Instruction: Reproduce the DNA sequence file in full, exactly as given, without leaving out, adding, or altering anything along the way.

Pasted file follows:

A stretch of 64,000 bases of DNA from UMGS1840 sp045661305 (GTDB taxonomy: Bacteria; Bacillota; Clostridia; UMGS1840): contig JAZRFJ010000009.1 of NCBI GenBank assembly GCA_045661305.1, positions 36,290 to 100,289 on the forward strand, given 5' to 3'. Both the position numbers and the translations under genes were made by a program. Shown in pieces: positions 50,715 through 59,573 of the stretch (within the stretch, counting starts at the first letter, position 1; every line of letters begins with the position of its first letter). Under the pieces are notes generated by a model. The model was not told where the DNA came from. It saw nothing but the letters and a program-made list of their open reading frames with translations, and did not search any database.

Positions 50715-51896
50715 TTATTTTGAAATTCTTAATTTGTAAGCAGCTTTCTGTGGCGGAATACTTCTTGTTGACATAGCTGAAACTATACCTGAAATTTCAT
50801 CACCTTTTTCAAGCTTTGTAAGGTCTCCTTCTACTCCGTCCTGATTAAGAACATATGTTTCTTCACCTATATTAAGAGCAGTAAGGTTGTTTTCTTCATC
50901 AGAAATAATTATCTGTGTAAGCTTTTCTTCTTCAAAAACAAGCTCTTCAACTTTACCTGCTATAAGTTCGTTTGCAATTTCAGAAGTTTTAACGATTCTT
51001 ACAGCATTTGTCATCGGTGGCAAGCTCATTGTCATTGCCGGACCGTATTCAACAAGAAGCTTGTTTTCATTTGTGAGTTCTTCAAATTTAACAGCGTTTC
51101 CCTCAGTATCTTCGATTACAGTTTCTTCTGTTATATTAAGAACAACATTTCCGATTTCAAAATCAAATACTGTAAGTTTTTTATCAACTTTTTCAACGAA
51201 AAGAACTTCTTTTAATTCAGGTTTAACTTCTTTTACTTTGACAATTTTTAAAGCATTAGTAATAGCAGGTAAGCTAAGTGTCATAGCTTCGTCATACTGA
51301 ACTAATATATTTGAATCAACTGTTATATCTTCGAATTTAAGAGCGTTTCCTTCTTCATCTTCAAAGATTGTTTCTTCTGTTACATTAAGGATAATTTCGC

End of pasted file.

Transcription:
A stretch of 64,000 bases of DNA from UMGS1840 sp045661305 (GTDB taxonomy: Bacteria; Bacillota; Clostridia; UMGS1840): contig JAZRFJ010000009.1 of NCBI GenBank assembly GCA_045661305.1, positions 36,290 to 100,289 on the forward strand, given 5' to 3'. Both the position numbers and the translations under genes were made by a program. Shown in pieces: positions 50,715 through 59,573 of the stretch (within the stretch, counting starts at the first letter, position 1; every line of letters begins with the position of its first letter). Under the pieces are notes generated by a model. The model was not told where the DNA came from. It saw nothing but the letters and a program-made list of their open reading frames with translations, and did not search any database.

Positions 50715-51896
50715 TTATTTTGAAATTCTTAATTTGTAAGCAGCTTTCTGTGGCGGAATACTTCTTGTTGACATAGCTGAAACTATACCTGAAATTTCAT
50801 CACCTTTTTCAAGCTTTGTAAGGTCTCCTTCTACTCCGTCCTGATTAAGAACATATGTTTCTTCACCTATATTAAGAGCAGTAAGGTTGTTTTCTTCATC
50901 AGAAATAATTATCTGTGTAAGCTTTTCTTCTTCAAAAACAAGCTCTTCAACTTTACCTGCTATAAGTTCGTTTGCAATTTCAGAAGTTTTAACGATTCTT
51001 ACAGCATTTGTCATCGGTGGCAAGCTCATTGTCATTGCCGGACCGTATTCAACAAGAAGCTTGTTTTCATTTGTGAGTTCTTCAAATTTAACAGCGTTTC
51101 CCTCAGTATCTTCGATTACAGTTTCTTCTGTTATATTAAGAACAACATTTCCGATTTCAAAATCAAATACTGTAAGTTTTTTATCAACTTTTTCAACGAA
51201 AAGAACTTCTTTTAATTCAGGTTTAACTTCTTTTACTTTGACAATTTTTAAAGCATTAGTAATAGCAGGTAAGCTAAGTGTCATAGCTTCGTCATACTGA
51301 ACTAATATATTTGAATCAACTGTTATATCTTCGAATTTAAGAGCGTTTCCTTCTTCATCTTCAAAGATTGTTTCTTCTGTTACATTAAGGATAATTTCGC